One of the holy Grails and buzz words of our time – motivation and engagement - seems to be a scarce commodity despite all the attention it has received. During the glory days of transformational leadership the four I:s prevailed: Idealized leadership, Inspirational Motivation, Individualized Consideration and Intellectual Stimulation. Those were the times when we still thought that leadership was something of a calling, an important mission that not anyone could be trusted with.
Today, leadership research is talking about the age of non-charismatic leadership, perhaps also a way of making a virtue out of a necessity. While demands on leaders of today have increased, their authority and status are not what they used to be. They are expected to carry a substantial operational work-load, after all they were chosen because of the working capacity; with the result that they have hardly any time left for staff responsibility-related work. Organizations often expose their leaders to classical double binds: “The human capital is our most important resource” at the same time as pure business activities are always given presidence over HR-related activities and support. Leaders are of course beginning to totter under the burden they are carrying and they are beginning to protest against some of the demands on them. For obvious psychological reasons they seldom protest against demands coming from levels above them but rather against unreasonable demands seemingly coming from employees. We are beginning to hear middle managers asking out loud: Is their engagement and motivation really my responsibility, is it not rather their own?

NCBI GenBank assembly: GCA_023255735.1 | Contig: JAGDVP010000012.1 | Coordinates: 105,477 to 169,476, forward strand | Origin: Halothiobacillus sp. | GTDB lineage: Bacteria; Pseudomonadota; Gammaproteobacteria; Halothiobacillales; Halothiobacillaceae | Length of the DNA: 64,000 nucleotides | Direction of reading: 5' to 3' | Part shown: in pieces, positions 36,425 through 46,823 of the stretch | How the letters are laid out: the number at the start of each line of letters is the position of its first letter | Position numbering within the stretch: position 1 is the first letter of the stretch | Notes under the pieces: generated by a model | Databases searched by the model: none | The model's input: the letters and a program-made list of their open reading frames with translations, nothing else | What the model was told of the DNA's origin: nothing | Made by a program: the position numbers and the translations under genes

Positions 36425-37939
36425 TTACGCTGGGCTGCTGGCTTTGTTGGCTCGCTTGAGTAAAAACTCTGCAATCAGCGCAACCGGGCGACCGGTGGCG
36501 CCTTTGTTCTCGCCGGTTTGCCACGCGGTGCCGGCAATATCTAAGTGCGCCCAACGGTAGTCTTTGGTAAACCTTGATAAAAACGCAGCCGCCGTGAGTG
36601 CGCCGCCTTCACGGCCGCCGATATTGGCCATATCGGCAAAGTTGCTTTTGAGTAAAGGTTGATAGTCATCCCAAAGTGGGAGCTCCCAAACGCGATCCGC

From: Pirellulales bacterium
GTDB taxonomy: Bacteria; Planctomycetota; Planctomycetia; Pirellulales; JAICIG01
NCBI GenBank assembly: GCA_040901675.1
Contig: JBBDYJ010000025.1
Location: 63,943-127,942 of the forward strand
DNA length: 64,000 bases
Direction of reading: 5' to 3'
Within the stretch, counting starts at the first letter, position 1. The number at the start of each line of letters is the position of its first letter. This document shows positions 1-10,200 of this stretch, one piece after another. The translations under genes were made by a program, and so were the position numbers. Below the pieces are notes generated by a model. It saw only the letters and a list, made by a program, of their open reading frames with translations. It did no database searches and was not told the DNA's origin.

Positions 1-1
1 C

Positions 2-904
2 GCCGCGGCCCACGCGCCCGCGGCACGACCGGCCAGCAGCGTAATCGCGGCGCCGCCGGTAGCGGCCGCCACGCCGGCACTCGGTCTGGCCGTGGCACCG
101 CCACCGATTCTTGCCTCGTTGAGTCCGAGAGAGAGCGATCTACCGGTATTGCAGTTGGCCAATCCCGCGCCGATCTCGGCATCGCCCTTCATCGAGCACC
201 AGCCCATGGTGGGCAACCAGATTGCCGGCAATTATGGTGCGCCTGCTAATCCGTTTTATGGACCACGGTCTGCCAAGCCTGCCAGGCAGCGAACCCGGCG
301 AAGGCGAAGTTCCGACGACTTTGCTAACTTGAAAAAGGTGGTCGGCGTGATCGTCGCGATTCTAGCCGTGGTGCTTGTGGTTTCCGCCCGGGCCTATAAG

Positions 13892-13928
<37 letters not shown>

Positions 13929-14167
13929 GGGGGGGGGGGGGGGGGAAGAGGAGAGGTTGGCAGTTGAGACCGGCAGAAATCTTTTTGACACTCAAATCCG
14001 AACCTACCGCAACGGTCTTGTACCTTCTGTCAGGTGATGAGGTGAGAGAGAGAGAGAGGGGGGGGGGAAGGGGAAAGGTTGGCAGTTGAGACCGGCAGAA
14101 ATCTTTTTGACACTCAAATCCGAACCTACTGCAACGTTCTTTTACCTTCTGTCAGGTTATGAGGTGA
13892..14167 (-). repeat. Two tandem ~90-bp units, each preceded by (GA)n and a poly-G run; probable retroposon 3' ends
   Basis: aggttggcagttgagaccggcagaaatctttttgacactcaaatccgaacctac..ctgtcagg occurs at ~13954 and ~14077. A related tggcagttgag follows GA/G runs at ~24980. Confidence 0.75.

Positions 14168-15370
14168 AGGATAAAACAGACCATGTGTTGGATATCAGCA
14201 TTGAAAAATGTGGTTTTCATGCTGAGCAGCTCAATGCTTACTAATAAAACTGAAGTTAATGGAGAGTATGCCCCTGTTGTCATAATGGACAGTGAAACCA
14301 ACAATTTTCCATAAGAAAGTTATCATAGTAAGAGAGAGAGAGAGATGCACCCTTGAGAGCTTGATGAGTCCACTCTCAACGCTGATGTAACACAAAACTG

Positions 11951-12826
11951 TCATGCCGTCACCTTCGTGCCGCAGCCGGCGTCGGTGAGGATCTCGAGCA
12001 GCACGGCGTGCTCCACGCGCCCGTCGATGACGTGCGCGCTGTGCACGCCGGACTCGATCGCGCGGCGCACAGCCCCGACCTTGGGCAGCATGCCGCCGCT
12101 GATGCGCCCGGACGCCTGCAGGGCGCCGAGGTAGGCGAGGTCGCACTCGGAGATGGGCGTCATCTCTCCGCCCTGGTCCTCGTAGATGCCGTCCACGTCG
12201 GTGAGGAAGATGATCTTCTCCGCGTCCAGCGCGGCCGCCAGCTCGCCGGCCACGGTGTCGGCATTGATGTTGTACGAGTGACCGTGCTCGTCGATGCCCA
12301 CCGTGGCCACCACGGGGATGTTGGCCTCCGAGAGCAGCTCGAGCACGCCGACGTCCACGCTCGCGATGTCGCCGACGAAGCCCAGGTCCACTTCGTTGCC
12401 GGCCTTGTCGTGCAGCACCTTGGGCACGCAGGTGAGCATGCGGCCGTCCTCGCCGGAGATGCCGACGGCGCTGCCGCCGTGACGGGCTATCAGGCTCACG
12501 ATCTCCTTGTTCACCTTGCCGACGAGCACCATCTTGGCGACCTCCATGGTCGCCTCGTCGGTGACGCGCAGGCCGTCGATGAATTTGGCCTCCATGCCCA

In all seriousness, who carries the responsibility for employee engagement – individuals, families, private networks, managers, organizations or society? If responsibility is divided, who does what? It is time to demystify employee engagement without diminishing its importance.